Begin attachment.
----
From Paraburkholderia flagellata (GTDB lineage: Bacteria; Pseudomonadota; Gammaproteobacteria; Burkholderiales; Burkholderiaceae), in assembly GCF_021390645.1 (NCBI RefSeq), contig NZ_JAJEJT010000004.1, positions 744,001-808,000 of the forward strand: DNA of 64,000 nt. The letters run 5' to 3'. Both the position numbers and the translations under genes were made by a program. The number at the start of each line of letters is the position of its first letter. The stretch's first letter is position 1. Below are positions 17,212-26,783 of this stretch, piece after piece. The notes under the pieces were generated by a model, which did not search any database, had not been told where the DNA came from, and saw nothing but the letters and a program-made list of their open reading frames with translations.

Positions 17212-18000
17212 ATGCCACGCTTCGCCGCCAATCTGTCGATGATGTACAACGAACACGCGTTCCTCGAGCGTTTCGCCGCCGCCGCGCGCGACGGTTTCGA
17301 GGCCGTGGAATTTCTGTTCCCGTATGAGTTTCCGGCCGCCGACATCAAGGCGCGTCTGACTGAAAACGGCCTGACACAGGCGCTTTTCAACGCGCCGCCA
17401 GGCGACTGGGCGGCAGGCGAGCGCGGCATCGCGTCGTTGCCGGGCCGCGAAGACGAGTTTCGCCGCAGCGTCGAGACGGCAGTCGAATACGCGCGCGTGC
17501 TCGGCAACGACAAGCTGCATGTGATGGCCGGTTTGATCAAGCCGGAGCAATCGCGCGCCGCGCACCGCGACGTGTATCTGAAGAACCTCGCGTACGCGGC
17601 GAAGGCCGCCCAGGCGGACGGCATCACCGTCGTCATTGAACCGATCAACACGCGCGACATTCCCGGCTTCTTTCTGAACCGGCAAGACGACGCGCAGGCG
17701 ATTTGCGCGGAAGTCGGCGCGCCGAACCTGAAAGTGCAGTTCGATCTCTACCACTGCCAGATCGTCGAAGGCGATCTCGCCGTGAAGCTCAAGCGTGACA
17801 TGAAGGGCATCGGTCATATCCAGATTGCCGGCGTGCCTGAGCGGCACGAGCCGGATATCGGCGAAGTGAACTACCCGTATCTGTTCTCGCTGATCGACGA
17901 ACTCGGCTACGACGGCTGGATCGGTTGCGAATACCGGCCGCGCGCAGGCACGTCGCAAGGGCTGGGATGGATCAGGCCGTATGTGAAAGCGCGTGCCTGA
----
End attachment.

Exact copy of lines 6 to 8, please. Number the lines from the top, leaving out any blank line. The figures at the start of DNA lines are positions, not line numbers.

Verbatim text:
17501 TCGGCAACGACAAGCTGCATGTGATGGCCGGTTTGATCAAGCCGGAGCAATCGCGCGCCGCGCACCGCGACGTGTATCTGAAGAACCTCGCGTACGCGGC
17601 GAAGGCCGCCCAGGCGGACGGCATCACCGTCGTCATTGAACCGATCAACACGCGCGACATTCCCGGCTTCTTTCTGAACCGGCAAGACGACGCGCAGGCG
17701 ATTTGCGCGGAAGTCGGCGCGCCGAACCTGAAAGTGCAGTTCGATCTCTACCACTGCCAGATCGTCGAAGGCGATCTCGCCGTGAAGCTCAAGCGTGACA